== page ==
“We needed a pitcher, and he was a pitcher,” explained Clarence Myles, one of Craft’s teammates. “We were just happy to have him.”

At the start of the season, there was a bit of tension that resulted from the long-held social beliefs of the area. While they were not hostile toward him they were a little wary of his presence on the team.

“My teammates were very [harsh] with me to start with,” Craft recalled. “They didn’t want a white boy on their team.”

It didn’t matter though. They had to deal with it.

But while the Stars allowed Craft to play with them, their opponents were not nearly as accepting of a white ball player in their league. At a majority of the games, Craft was not only the subject of stares and constant mutterings, but was also on the receiving end of elevated ridicule and broken beer bottles being hurled at his head.

The friendships that were made and the things experienced held great significance for everyone involved. But it took a touch of humility and a couple of difficult experiences for the bond between Craft and his black teammates to truly develop.

The defining moment for Craft came during a road trip to Waco. After a difficult loss, Sedberry took the team to an all-black restaurant, a rare treat for a team that was accustomed to money-saving sack lunches. Once the team had ordered, the owner of the restaurant asked Craft to leave indicating that his presence in his diner was making the other patrons uncomfortable. Refusing to abandon their teammate, the rest of the Stars walked out, refusing to eat at an establishment that would not serve white patrons.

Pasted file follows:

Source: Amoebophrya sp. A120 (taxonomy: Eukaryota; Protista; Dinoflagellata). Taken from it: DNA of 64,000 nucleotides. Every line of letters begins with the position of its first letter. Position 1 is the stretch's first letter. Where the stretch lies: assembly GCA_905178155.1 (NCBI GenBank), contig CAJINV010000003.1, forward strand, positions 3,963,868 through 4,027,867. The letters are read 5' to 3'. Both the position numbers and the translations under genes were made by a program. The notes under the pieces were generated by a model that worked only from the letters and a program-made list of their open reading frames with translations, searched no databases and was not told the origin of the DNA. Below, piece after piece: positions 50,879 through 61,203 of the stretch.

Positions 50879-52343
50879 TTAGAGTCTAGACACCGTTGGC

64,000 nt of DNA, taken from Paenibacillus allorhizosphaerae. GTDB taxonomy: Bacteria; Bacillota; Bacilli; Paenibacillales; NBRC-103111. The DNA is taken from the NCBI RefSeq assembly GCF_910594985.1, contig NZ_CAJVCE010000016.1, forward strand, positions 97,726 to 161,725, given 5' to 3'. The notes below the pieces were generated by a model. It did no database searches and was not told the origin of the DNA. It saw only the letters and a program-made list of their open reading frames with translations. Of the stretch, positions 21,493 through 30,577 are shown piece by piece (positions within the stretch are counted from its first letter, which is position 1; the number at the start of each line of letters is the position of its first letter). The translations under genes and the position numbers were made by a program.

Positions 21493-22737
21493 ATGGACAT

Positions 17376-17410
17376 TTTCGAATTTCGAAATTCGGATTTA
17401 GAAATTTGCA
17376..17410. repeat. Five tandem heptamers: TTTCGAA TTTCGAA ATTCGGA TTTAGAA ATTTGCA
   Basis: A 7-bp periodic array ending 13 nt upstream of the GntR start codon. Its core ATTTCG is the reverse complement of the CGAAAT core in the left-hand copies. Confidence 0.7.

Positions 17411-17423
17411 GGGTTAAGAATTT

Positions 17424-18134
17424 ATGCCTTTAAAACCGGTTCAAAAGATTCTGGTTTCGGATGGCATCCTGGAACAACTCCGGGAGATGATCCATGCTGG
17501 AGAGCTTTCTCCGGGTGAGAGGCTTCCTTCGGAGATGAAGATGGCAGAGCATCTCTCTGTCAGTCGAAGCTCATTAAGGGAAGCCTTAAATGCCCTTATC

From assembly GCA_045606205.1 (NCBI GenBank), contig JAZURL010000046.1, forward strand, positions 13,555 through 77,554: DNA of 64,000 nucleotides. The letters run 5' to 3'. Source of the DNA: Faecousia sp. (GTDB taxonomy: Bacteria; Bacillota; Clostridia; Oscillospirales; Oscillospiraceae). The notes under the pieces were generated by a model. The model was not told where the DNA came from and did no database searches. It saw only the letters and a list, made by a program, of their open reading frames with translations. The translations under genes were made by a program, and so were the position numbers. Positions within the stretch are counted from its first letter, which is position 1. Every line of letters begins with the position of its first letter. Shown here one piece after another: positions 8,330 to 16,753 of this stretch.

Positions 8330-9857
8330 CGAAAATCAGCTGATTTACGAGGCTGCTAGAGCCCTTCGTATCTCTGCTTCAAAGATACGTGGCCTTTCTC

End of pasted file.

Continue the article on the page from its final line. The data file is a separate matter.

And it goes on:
Refusal of service was a common occurrence in many white restaurants of the time, but this was the first occasion that Craft had experienced the same prejudice that his black teammates felt a majority of the time. The impact of this moment brought all of the Stars to a shared level — no more were they opposites brought together by a sport, they had experienced discrimination and humiliation together, and Craft finally felt a taste of what it was like to exist in the world that belonged to his teammates.

While the story of Craft and his teammates on the Stars may seem insignificant in the course of history, it held many important lessons and represented the reluctance of the American culture to change. Kathleen Sullivan, who at the time was teaching a class on baseball literature at the University of Texas at Arlington, helped Craft share his story in the book “Our White Boy,” which Craft promoted in the Texas Book Festival earlier this month. Sullivan felt called to write about his unique experiences and hoped that many would learn an important lesson from a complicated time in America’s history.

“Look at those who are different from [yourself] and be open to differences because that’s how you learn,” Sullivan challenges. “They have a lot more to offer you than just hanging out with people who are exactly like you.”

The love that the members of the Stars had for this game had the power to overcome racial barriers and a prejudice that had been engraved in the culture of West Texas for many generations — it had the power to entice change. After everything was said and done, they all agreed on one resounding conclusion: They just wanted to play ball.